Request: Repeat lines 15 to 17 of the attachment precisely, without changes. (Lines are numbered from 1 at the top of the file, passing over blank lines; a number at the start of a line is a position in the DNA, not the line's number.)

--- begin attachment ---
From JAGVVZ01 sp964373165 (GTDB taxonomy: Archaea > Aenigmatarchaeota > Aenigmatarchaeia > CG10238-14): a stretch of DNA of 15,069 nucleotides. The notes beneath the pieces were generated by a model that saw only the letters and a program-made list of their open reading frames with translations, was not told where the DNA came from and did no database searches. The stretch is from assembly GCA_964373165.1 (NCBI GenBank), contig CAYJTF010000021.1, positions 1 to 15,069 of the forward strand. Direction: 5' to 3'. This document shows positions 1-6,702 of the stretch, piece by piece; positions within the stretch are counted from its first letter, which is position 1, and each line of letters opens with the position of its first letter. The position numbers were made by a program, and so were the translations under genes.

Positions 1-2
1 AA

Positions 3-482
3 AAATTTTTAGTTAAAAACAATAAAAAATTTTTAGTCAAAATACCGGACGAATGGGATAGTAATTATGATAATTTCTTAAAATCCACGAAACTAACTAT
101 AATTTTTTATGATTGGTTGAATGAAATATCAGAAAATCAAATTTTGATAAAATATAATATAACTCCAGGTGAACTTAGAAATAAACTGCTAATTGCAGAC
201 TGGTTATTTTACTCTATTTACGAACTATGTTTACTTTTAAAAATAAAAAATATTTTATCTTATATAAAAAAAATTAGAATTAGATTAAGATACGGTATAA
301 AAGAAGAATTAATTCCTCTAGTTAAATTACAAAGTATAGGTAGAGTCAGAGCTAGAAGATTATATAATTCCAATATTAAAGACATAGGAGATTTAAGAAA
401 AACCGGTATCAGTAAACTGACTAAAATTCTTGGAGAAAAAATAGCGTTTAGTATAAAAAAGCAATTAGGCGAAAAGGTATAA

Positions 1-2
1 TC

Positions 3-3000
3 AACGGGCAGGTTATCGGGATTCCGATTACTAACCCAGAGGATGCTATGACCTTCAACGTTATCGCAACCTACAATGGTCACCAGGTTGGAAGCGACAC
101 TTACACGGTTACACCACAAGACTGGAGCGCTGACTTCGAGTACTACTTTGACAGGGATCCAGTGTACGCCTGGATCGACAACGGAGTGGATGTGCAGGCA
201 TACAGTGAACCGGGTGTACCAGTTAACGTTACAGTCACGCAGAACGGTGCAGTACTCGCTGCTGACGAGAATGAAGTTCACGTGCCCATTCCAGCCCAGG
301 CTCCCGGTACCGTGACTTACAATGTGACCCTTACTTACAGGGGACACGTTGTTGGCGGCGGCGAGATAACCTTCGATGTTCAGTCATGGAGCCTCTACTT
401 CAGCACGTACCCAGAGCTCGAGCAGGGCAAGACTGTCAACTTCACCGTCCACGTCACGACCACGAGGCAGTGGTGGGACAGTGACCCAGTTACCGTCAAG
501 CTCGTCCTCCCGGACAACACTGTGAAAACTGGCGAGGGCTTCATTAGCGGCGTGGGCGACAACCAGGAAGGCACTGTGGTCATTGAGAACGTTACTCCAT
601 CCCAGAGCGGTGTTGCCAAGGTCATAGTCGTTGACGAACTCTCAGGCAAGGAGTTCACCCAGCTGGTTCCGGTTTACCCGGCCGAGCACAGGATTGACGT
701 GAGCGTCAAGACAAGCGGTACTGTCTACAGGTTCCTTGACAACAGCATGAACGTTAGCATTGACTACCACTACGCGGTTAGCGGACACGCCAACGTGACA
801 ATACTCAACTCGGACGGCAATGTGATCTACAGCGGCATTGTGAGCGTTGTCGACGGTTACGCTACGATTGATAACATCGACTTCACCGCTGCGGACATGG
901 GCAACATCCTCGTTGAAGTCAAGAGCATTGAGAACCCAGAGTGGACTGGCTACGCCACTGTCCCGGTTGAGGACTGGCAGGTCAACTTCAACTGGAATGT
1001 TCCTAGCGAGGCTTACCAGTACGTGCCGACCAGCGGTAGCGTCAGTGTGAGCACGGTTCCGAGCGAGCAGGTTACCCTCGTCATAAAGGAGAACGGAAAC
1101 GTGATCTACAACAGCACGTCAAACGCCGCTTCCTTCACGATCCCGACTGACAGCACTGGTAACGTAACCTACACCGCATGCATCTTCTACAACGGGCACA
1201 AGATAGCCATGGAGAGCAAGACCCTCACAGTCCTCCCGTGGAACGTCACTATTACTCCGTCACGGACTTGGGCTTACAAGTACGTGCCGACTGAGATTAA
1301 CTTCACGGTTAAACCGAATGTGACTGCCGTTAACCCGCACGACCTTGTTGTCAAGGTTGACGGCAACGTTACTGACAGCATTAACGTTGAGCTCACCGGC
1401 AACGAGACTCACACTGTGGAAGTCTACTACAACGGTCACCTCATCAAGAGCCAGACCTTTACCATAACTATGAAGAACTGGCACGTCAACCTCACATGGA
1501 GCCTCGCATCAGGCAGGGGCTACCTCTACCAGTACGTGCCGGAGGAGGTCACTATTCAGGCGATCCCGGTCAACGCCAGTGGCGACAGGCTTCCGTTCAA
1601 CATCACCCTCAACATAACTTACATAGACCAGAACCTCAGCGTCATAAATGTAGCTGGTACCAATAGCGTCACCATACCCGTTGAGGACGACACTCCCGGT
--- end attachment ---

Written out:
201 TACAGTGAACCGGGTGTACCAGTTAACGTTACAGTCACGCAGAACGGTGCAGTACTCGCTGCTGACGAGAATGAAGTTCACGTGCCCATTCCAGCCCAGG
301 CTCCCGGTACCGTGACTTACAATGTGACCCTTACTTACAGGGGACACGTTGTTGGCGGCGGCGAGATAACCTTCGATGTTCAGTCATGGAGCCTCTACTT
401 CAGCACGTACCCAGAGCTCGAGCAGGGCAAGACTGTCAACTTCACCGTCCACGTCACGACCACGAGGCAGTGGTGGGACAGTGACCCAGTTACCGTCAAG